Monet was born 1840 in Paris and moved to Le Havre, a bay town on an estuary of the Seine soon after his birth. There he met ocean landscape painter, Eugène-Louis Boudin. Being fascinated by the then peculiar outdoor painting, Monet leaves Paris to pursue a career as a painter.
The art circles of the era were very conservative. Salons (sponsored by the government) were the only place to present the artworks where only realistic historical and mythical paintings created delicately in ateliers were considered as the exemplary arts. Dissatisfied with the situation, Monet together with the painters with same intention including Renoir, Sisley and Pissarro formed a group.
With expanding railroads and the World Exposition, Paris those days were literally an international city. Within such environment, people of Paris enjoyed leisure in the suburbs and modern life. Monet and his colleagues travelled outdoor seeking sunlight and colors to depict nature and human lives. Avoiding mixed color, but placing bright colors with light brush stroke was soon achieved a name of divided brush stroke. In 1874, the first group exhibition became a scandal where many critics ridiculed them as the “impressionists” taken from Monet’s work, “Impression, soleil levant”. But today, the impressionism with Monet as a centric figure is considered as the most revolutionary painting activity in the modern art history.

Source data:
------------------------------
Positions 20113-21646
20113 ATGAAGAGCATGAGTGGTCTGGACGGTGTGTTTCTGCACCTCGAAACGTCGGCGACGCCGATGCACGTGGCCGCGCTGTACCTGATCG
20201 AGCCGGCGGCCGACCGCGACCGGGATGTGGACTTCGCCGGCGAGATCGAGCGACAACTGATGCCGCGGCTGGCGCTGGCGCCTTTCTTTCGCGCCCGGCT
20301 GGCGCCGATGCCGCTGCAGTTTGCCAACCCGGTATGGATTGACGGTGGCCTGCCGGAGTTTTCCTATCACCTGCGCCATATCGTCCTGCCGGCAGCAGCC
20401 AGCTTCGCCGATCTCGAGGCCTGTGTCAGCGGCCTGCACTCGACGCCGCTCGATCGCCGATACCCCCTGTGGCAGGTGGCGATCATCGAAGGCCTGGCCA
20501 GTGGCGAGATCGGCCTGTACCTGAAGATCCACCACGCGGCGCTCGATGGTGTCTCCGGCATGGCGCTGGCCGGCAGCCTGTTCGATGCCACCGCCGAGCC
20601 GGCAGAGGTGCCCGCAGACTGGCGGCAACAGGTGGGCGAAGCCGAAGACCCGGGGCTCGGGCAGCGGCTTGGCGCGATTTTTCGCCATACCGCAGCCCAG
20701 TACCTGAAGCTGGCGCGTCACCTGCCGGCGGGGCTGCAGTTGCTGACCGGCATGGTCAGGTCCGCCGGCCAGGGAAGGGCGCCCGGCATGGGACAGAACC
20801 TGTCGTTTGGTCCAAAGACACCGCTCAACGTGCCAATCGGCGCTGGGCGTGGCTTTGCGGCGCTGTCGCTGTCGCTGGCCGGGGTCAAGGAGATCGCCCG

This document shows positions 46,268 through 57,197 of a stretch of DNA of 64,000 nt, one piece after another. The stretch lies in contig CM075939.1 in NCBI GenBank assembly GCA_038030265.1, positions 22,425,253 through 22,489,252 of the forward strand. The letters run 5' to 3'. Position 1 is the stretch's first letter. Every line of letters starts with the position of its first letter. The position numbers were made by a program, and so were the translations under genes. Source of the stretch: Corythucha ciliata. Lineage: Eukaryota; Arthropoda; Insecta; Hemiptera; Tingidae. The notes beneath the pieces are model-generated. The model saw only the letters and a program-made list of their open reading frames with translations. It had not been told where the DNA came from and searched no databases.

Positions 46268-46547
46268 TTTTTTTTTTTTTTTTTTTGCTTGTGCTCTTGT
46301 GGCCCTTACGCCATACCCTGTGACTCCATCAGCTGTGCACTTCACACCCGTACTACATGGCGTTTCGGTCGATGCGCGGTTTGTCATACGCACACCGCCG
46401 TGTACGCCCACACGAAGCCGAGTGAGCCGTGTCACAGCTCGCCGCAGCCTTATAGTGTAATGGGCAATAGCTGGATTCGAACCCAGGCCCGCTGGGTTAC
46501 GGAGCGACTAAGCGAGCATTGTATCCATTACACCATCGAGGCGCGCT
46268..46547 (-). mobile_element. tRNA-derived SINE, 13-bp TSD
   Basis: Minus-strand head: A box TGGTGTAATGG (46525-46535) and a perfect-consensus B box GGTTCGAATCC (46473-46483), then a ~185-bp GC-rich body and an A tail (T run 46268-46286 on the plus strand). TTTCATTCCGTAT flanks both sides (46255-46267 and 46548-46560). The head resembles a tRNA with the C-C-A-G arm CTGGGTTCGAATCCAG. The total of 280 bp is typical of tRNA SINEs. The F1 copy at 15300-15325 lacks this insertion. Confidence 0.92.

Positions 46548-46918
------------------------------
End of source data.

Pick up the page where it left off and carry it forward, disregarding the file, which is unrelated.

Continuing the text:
In 1890s, Monet gained fame as a painter with his works such as “Meules” and “Cathédrale Notre-Dame de Rouen” depicting same subject on different situation within a day such as climate and sunlight. In his 50s, Monet created a garden with Japanese-styled bridge in Giverny. He continued to depict that garden until his death at the age of 86. The lake of water lily became especially an important theme; Monet left approximately 200 works of that theme.